My paintings are stops on a journey, and they build on each other; they are not ends or beginnings, but the flow of my life. When I paint, I paint with oil on stretched canvas or linen, a method that I have always used. Like the blank canvas, it is important for me to clear my mind completely so that I can respond to shape or color. Each painting informs the next. My compositions are loosely based on the golden mean – a system to divide a space that mimics nature – using proportions to get shapes that go together well – pleasing to the eye, it is the underpinning of my work that gives it a sense of stability. My work is inspired by the visible world; through travel and memory, not through concepts or world events, or politics.
When I graduated from college in the early sixties, I learned to paint like Willem de Kooning and Mark Rothko, even though I thought I would learn to paint like Jean-Baptiste-Camille Corot or John Singer Sergeant. I thought that the professors did not know what they were doing. It never occurred to me that they would try to teach me to paint like Richard Diebenkorn or Sean Scully.
After I moved to Vermont in the seventies, I started painting landscapes in the style of Corot. I got bored with painting the tops of the paintings blue and the bottoms brown, and departed to a more abstract response to looking at the world.
I had a stroke when I was 65 years old, and lost function of the dominant side of my body. With the help of my wife Jody and son Dylan, I learned how to paint with my left arm. There was never a doubt in my mind that I would not paint. After a year in a wheel chair, I learned to function pretty well and I got back into my studio with my new set of skills. The stroke also caused some memory loss, which I took to my advantage – I paint more from the moment rather than pulling from old images from my mind. These circumstances forced me to make drastic changes in the way I paint that I really like.
What I have learned in all the years of making paintings. First is to realize that it is alright to borrow ideas from other artists as you begin the journey - at some point, you will find your own voice. All you learned from those artists was necessary to make your vision what it is today. Life will often take you to places you never knew were possible, but can also be the biggest of silver linings.
I have been painting since 1963; I am 77 years old now and still learning and loving it.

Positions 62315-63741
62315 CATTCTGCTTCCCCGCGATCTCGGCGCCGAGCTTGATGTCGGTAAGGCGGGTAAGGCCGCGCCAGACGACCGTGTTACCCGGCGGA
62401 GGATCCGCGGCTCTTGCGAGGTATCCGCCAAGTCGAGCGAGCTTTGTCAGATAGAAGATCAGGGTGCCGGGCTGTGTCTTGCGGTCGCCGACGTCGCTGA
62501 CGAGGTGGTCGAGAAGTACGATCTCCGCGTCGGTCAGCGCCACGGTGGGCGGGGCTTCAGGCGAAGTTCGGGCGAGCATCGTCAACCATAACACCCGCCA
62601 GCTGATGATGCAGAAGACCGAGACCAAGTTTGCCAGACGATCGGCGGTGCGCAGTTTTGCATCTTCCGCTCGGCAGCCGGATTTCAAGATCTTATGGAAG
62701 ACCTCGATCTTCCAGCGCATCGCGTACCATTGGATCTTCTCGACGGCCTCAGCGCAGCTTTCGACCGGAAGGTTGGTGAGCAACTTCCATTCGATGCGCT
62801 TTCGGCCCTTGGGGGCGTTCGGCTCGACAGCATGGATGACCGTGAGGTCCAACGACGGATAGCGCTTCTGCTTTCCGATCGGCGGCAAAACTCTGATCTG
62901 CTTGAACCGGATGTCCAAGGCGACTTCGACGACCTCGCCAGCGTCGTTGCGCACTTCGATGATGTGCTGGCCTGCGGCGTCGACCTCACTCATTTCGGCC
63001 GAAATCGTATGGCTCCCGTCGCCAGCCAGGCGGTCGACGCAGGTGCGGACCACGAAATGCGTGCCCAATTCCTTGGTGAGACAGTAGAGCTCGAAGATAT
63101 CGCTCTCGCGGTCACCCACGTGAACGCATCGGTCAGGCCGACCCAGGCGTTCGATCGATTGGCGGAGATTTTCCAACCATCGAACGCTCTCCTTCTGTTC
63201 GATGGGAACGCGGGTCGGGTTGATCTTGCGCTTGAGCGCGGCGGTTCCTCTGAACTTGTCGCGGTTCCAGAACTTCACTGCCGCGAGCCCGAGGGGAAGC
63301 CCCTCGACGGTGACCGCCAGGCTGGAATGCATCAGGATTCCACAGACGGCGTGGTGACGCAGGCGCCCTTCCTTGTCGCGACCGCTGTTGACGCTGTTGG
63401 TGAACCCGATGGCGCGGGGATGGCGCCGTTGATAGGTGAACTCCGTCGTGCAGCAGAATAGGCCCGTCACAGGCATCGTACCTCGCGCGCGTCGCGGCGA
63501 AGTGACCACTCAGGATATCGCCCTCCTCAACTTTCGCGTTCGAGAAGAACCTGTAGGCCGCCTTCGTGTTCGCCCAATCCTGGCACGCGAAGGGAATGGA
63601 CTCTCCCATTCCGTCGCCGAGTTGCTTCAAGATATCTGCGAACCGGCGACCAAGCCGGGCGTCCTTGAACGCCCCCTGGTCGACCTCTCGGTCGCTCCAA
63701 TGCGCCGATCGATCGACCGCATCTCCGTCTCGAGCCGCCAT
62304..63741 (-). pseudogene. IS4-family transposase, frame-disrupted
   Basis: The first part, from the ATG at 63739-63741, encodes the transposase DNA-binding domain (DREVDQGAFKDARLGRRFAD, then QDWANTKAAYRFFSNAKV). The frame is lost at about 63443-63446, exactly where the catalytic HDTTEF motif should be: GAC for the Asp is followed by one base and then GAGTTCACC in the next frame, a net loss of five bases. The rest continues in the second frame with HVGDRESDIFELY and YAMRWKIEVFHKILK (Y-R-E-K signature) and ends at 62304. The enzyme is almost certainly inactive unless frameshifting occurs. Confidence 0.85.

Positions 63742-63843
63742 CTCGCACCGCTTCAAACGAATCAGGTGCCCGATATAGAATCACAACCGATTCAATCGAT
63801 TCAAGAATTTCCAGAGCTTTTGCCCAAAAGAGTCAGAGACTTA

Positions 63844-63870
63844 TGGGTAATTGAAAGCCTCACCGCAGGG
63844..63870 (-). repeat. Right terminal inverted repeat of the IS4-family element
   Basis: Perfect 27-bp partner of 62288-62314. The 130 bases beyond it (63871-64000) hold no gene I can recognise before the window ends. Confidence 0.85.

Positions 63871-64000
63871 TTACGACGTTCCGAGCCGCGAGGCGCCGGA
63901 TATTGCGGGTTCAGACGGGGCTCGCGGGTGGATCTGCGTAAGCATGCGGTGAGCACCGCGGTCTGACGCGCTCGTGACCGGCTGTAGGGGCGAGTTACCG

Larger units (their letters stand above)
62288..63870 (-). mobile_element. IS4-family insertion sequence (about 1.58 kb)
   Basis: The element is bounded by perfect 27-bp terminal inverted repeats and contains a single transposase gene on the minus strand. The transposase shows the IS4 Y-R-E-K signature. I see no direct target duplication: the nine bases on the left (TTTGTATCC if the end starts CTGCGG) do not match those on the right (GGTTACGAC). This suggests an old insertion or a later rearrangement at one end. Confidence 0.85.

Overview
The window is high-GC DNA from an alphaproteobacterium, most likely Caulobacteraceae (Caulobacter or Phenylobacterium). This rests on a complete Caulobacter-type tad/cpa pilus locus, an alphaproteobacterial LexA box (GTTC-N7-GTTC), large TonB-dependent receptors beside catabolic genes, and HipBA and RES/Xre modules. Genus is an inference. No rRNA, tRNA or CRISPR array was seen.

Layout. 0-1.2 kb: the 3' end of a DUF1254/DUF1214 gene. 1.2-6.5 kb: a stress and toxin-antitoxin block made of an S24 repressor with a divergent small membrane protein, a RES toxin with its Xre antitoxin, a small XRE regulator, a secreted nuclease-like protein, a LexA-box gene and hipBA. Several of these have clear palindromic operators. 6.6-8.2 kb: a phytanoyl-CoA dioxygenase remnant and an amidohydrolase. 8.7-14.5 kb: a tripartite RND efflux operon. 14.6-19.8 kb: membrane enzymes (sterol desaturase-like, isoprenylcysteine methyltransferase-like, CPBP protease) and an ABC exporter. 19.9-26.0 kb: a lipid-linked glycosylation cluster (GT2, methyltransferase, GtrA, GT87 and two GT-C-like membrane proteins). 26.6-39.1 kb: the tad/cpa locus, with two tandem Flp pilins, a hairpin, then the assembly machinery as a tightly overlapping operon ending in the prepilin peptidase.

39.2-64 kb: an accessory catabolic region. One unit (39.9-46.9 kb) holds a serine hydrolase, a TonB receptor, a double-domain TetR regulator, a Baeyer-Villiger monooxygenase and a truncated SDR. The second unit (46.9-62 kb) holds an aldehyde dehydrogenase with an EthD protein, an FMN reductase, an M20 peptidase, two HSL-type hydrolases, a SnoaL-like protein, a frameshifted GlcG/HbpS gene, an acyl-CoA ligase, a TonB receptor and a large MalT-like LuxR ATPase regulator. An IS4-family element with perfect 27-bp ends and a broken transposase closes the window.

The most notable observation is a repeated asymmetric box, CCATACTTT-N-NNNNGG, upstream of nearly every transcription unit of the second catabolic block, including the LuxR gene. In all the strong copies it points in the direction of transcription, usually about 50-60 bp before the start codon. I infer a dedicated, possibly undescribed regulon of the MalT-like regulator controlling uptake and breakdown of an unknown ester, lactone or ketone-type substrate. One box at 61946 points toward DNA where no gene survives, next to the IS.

2017: Solo Exhibition, Ray Brown: Sixty Years of Painting, The Gallery at Central Vermont Medical Center, Berlin, VT
2017: Group Exhibition, Refuge: Vermont Artists Respond, Art at the Kent Museum, Calais, VT
2015: Solo Exhibition, New Works by Ray Brown, gallery SIX, Montpelier, VT
2013: Solo Exhibition, Central Vermont Medical Center, Berlin, VT
2012: Group Show, National Exhibition, Edgewater Gallery, Middlebury, VT
2009: Solo Exhibition, Supreme Court Building, Montpelier, VT
2005: Solo Exhibition, Supreme Court Building, Montpelier, VT
2005: Four Person Exhibition, Landscape/Mindscapes, University of Vermont, Francis Coburn Gallery, Burlington, VT
2001: Solo Exhibition, Supreme Court Building, Montpelier, VT
1996: Two Person Exhibition, Pastels, Mill House-Bundy Gallery, Waitsfield, VT
1995: Solo Exhibition, Ray Brown Pastels, Dibedon Gallery, Johnson State College, Johnson, VT
1992: Group Show, Vermont Artists, Helen Day Arts Center, Stowe, VT
1973: Group Exhibition, Cranbrook Academy of Art Students, an Exhibtion, Detroit Institute of Art, Detroit, MI
1964: Group Exhibition, Artists in the US Forces, San Antonio Museum of Art, San Antonio, TX
1971 – 1973: MFA in Printing, Cranbrook Academy of Art, Bloomfield Hills, MI
1959 – 1963: BFA in Painting and Printmaking, Massachusetts College of Art, Boston, MA
1986 – 2009: Owner of The Drawing Board, Montpelier, VT
Independent art supply store and fine art framing operation
2003 – 2004: Visiting Lecturer at Norwich University, Northfield, VT
Department of Architecture, Graduate Drawing Courses
1996 – 2006: Stubbs and Brown Carvers and Guilders of Fish, East Montpelier, VT
1969 – 1970: Printmaking Instructor at Fuller Craft Museum, Brockton, MA
1965 – 1966: Printmaking and Silversmith Instructor, Worcester Museum of Art, Worcester, MA
1965 – 1967: Studio Art Teacher, Hopkinon High School, Hopkinon, MA
1967 – 1986: Studio Art and Art History Teacher, Quincy High School, Quincy, MA
1963 – 1964: Printmaker and Etcher, George Lockwood Impressions Printing, Boston, MA